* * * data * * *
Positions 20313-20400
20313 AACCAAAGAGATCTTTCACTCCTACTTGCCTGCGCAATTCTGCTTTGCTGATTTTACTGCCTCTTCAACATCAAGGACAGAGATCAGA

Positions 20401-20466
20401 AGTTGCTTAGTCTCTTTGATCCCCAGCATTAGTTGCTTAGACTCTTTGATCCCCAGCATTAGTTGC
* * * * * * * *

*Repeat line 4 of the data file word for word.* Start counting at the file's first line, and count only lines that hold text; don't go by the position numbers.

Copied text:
20401 AGTTGCTTAGTCTCTTTGATCCCCAGCATTAGTTGCTTAGACTCTTTGATCCCCAGCATTAGTTGC